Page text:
This article is from the ECA Academy website – originally published in January 2017.
At times of outsourcing and globalisation, the significance of Certificates of Analysis (CoA) is growing. Ultimately, the user of such certificates has to rely on their accuracy and completeness.
There are CoAs for excipients, APIs, packaging materials and finished products. A closer look at the guidelines shows that there are a few regulatory requirements which are often unknown. Requirements can be found in the following sets of rules:
- EU GMP Guide Part I (Chapter 4 and Chapter 6)
- EU GMP Guide Part II – Section 11.4
- EMA Guideline on batch certification (Internationally harmonised Requirements for Batch Certification)
- WHO Annex 10 – Model Certificate of Analysis
- USP General Chapter <1080> Bulk Pharmaceutical Excipients – CoA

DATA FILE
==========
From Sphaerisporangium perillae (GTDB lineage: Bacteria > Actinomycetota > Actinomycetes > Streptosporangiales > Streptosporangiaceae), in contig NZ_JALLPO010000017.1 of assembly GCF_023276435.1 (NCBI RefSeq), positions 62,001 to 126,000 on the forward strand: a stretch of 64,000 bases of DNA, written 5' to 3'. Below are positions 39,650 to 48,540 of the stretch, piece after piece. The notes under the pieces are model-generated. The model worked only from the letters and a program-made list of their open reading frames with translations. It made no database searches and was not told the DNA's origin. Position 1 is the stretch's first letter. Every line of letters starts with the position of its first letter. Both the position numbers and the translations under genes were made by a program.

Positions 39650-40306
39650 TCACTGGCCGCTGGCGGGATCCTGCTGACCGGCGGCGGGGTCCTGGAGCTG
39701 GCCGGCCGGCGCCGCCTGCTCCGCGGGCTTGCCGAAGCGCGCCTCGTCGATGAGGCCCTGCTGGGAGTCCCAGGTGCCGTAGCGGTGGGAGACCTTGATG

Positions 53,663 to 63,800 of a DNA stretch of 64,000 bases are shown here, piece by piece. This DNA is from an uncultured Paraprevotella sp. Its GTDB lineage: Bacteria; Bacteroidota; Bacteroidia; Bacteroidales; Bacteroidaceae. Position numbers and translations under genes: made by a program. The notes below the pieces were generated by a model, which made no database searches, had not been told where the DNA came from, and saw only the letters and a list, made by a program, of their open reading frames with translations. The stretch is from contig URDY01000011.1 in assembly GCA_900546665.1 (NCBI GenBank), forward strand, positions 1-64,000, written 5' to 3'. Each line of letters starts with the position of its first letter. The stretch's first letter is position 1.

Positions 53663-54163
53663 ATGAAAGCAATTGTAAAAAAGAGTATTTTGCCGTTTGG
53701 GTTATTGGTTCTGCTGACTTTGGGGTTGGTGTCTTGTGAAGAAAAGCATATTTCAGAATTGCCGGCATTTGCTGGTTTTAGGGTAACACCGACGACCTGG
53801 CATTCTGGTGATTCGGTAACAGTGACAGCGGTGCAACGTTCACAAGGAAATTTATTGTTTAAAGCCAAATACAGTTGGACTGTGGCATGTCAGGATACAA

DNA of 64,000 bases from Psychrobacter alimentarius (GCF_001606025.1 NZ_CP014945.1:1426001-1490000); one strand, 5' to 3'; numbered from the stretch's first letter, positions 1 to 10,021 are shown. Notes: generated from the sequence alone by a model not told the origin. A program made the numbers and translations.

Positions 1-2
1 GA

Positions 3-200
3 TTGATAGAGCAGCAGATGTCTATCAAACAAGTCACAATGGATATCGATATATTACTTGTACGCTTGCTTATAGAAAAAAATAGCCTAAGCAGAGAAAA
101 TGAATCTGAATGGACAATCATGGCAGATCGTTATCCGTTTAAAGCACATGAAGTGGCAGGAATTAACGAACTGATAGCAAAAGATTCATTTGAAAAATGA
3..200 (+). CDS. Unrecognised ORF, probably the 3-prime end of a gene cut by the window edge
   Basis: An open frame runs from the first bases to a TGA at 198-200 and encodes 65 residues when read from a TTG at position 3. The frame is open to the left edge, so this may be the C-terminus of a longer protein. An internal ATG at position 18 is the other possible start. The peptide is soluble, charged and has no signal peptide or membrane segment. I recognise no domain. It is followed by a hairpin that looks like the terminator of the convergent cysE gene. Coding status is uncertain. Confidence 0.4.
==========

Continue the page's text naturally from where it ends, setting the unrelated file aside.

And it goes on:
- IPEC CoA Guide for Pharmaceutical Excipients
According to the EU GMP Guide Part I, certificates of analysis provide an overview of test results obtained from a product or a material. This also includes the assessment of compliance with the specification determined.
Section 11.4 of the EU GMP Guide Part II on certificates of analysis requires an authentic certificate of analysis for each batch of an intermediate or API. Among other things, this certificate should contain the following information:
- Name of the intermediate or API
- Batch number
- Release date
- Expiry date
- List of the tests performed including acceptance limits
- Numerical results
- Dated signature by authorised personnel
- Name of the company
- or Name of the laboratory
You can find specific requirements regarding CoAs in these GMP guidelines. This is a difference to other quality guidelines like e.g. ISO 9001, where you don´t have this concretisation.